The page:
Picture by Hilts uk
Built between North and South Queensferry, around eight miles from the centre of Edinburgh, The Forth Bridge links Edinburgh to Fife and the north of Scotland.
It celebrated its 125th anniversary earlier this year and has just been named Scotland’s Sixth UNESCO World Heritage Site, joining international landmarks such as the Great Wall of China and the Taj Mahal on the list.
It was described by former Prime Minister, Gordon Brown as ‘one of the great wonders of the world’ and is recognisable the world over from its appearance is novels and films such as Alfred Hitchcock’s The 39 Steps. Built in 1882, the constructors used a metal called mild steel, which has a tendency to corrode in the sea air. This meant the bridge famously required constant repainting for many years until 2002 when a special coating that is expected to last for 20 years was created.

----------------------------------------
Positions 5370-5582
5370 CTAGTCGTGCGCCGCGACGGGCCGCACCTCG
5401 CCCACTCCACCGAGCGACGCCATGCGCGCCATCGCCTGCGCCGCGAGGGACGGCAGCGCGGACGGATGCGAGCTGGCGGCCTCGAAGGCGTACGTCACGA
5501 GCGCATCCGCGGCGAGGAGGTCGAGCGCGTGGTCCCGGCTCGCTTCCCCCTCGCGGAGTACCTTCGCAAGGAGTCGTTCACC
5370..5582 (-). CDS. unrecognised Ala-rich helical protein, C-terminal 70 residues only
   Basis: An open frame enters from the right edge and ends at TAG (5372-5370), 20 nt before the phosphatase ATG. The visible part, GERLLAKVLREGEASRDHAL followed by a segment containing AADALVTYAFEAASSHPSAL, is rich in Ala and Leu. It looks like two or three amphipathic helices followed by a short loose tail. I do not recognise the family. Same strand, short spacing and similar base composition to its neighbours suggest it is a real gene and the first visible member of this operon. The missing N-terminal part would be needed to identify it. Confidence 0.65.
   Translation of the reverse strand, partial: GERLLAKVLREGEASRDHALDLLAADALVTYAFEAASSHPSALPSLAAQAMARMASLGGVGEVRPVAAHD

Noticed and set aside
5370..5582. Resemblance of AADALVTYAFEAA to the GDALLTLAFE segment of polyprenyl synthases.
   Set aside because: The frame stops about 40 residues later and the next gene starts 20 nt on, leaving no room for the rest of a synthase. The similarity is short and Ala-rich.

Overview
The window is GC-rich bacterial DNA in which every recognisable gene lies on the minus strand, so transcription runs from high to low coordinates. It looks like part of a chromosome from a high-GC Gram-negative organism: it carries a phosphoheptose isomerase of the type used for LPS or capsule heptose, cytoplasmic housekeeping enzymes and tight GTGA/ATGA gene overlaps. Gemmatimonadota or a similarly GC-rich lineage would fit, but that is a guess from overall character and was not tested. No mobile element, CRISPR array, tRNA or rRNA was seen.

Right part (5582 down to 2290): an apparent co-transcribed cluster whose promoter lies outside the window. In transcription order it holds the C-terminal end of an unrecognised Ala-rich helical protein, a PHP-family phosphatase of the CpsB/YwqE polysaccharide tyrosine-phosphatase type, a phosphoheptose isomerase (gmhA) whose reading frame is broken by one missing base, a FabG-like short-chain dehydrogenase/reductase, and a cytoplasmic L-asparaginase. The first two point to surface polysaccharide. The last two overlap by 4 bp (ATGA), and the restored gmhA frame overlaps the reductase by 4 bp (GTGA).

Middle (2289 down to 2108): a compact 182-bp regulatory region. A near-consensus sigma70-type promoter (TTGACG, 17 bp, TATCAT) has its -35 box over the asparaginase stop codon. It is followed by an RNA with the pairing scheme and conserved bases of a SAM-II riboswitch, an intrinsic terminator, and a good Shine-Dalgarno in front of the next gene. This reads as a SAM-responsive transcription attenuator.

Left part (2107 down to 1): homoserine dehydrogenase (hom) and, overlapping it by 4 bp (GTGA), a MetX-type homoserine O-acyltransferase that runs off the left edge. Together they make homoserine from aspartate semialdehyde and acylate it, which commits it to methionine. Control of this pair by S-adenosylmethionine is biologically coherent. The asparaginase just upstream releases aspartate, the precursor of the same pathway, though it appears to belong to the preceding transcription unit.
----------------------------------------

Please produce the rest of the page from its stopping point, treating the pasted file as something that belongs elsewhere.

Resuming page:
The Forth Bridge is visible from some high points in Edinburgh such as Arthur’s Seat but a short bus or train journey to North or South Queensferry will give you the best views. To see the bridge from South Queensferry, take the train from Edinburgh Waverley or Haymarket to Dalmeny station where you can take a leisurely walk through the village centre to get to the banks of the River Forth which offer the most spectacular views.